When Snow White arrives at the Mountain Kingdom, the King places the boy in a protective tomb. He summons his best Sorcerers and doctors, but none could wake the slumbering child. Snow White overhears the servants speak of a False Mirror locked up in the palace; they say it is powerful enough to grant a wish. Desperate to save her son, Snow White sneaks into the rumored chamber. The mirror, tarnished and in disrepair, speaks to Snow White in a weak voice: I can bring your child back from the brink of death if you wear this shard and put the other around your father's neck. Fashioning the shards into necklaces, Snow White and then the King chained themselves with pieces of the False Mirror, who projects the worst in its owner out into the world. The Mountain King was first to succumb to the mirror's curse. The guilt that plagued him for not protecting his daughter from her wicked stepmother slowly morphed him into a hulking beast who would forever guard Snow White. The False Mirror projected Snow White's sorrow as winter and her constant tears began to fall as snow. The air turned so cold around Snow White that time seemed to crawl to a halt. The servants began calling her the Snow Queen. Scared witless by the King's and Snow White's transformations, most of the kingdom's inhabitants fled. Soldiers loyal to the King stayed on, though each eventually succumbed to the deadly cold. Snow White saw that her son was still in a coma so she visited the False Mirror a second time. The False Mirror spoke: I am still in disrepair. Heal me with the tear of the Golden Child, and I will heal the child in kind. Enshrouded in coldness, Snow White is now known as the Snow Queen and rules the kingdom with an icy hand. On the eve of every Silver moon, she casts a heavy snowstorm in search of that special child. Centuries have passed and the Golden Child is as elusive as the Snow White of old fairy tales. Though the Mountain Kingdom has been forgotten by history, the villagers in the valley below carry on its legacy with folklore. Adults warn the children about the evil Snow Queen who snatches children who wander off in storms.
Golden Child (from The Golden Slumber)
It is believed the Golden Child received a magnificent gift from the Moon Goddess. She gave him the ability to abolish any magical spell or reverse any curse. But, unfortunately, this blessing turned out to be more of a curse for him. Greed in people is stronger than you'd like to believe. Everybody wanted the Golden Child to be their own, to belong to them. They wanted to own him as well as his gift and to use it however they wanted. Years passed, and the life of the Golden Child did not become any easier. He constantly ran away from people, disguised as someone else, hiding from the world. He then made a promise to himself that he would hold back his powers, using them only in supreme need, and only if one truly deserved it. Eventually, he found a serene, peaceful kingdom in the north. There he settled down and began a quiet life. Not many foreigners came by this place, and inhabitants were too busy with their own little lives to go around hunting for a miracle.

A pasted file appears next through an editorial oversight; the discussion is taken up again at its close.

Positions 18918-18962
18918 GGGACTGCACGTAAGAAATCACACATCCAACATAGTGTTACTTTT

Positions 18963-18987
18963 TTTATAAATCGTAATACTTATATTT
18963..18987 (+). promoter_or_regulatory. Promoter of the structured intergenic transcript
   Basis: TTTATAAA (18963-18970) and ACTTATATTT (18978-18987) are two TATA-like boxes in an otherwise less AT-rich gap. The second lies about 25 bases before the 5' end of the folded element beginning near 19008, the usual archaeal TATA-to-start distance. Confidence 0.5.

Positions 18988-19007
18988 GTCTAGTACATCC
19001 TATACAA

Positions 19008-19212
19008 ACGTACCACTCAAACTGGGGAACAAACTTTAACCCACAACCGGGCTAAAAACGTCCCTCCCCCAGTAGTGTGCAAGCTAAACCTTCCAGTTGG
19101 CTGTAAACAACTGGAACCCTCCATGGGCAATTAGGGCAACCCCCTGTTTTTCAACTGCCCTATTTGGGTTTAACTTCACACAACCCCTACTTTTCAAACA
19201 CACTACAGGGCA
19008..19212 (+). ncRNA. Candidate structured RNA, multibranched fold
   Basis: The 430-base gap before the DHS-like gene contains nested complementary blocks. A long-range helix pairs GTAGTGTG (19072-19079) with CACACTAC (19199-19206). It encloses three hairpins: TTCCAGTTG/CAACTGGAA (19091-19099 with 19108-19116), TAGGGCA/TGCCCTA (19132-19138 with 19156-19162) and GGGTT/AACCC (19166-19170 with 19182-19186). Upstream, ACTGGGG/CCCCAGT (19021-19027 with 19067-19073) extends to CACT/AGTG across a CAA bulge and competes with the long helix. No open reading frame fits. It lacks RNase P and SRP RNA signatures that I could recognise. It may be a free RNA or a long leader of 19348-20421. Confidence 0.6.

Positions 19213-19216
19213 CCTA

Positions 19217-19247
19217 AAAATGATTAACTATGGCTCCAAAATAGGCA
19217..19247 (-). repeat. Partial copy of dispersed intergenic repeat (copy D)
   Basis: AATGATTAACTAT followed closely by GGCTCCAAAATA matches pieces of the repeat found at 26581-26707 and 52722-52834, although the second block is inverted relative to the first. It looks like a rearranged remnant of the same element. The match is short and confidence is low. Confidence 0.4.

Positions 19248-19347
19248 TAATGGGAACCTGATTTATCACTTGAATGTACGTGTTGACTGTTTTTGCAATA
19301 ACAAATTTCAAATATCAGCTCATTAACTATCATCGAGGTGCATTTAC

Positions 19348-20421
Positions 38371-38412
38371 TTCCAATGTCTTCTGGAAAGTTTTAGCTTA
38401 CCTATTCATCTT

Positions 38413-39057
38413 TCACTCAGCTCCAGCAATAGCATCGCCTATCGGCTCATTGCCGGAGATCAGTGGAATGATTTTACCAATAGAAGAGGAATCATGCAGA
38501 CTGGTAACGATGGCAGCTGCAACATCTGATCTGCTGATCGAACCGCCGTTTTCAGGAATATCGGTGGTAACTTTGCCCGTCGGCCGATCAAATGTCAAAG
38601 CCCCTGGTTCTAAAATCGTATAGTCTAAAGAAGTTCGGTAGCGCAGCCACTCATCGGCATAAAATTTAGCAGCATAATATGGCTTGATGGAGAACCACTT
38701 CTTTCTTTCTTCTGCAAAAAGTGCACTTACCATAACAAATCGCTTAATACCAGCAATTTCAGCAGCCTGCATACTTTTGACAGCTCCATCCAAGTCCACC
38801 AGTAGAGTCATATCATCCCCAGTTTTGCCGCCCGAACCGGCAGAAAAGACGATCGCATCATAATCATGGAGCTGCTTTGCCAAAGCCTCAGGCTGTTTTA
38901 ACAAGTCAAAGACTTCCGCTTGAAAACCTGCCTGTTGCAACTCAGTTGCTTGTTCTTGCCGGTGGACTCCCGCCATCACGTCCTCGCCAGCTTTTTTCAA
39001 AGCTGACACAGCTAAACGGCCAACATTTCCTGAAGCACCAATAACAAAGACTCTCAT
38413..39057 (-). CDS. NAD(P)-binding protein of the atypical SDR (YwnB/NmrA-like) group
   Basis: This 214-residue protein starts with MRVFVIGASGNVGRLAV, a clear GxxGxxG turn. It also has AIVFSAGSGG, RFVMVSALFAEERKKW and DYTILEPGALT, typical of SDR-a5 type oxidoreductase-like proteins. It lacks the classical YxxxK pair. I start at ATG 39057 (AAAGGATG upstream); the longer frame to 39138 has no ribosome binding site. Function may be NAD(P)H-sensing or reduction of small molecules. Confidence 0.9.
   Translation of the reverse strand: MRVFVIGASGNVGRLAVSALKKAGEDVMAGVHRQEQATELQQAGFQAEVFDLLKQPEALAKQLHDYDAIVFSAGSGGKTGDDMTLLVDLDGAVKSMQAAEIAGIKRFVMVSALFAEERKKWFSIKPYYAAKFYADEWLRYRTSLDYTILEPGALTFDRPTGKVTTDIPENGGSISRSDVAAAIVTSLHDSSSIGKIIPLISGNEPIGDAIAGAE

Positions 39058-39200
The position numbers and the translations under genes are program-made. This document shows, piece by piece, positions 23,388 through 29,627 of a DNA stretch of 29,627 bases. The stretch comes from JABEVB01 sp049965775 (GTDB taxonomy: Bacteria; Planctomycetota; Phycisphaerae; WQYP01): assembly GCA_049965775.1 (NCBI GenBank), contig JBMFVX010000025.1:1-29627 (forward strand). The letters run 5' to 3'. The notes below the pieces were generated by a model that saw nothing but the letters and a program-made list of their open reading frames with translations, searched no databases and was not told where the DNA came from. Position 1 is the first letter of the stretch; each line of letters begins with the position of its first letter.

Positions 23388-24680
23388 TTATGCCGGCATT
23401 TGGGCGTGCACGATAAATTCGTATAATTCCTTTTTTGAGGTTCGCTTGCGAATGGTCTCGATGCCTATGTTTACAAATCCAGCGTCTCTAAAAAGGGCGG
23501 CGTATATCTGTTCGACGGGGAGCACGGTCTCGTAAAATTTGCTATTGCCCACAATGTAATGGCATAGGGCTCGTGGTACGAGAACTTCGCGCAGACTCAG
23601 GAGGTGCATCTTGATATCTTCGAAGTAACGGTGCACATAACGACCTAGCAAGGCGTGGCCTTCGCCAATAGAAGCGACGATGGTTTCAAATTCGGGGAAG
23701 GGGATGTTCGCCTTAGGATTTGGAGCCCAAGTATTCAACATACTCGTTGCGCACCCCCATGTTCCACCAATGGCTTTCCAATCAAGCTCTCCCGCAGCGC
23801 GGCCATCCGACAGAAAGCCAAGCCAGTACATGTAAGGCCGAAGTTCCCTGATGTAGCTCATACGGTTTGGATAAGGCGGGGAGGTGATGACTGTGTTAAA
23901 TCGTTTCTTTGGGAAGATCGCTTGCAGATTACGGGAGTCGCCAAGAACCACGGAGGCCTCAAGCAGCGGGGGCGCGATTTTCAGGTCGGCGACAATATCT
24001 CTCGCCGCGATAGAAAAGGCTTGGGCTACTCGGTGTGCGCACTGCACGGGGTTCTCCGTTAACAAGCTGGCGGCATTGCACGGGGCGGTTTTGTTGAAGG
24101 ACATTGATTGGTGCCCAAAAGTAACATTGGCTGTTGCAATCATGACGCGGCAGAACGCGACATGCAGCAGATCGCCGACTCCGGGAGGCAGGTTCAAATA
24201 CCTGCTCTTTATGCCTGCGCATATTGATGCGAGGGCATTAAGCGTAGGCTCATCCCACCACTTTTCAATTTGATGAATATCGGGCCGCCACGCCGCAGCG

The End of Tears (from The Thief and the Tinderbox)
Deep in the hills of the East there once lived an unusual child. She was small and timid, and cried at the slightest provocation. Everyone assumed she wouldn't last long in the bitter climate, yet the girl grew and thrived. One night her father returned from the hunt with a bloody gash in his stomach. The healers were summoned and they shook their heads. "We can do nothing for him except prepare him for the journey." But as soon as the girl shed loving tears over her father's wound, the gash closed and healed before their eyes. Word of the healing spread and the girl became a sought-after miracle worker. One day a man bearing the scars of a great battle approached and said to the girl, "You are a Golden Child, able to hold death at bay, even for a man like me." Later that day he was seen peacefully exiting the girl's home, with no scars to be seen, and the villagers found the girl dead, her eyes dried of all tears. It would later be revealed: Rasputin had been there.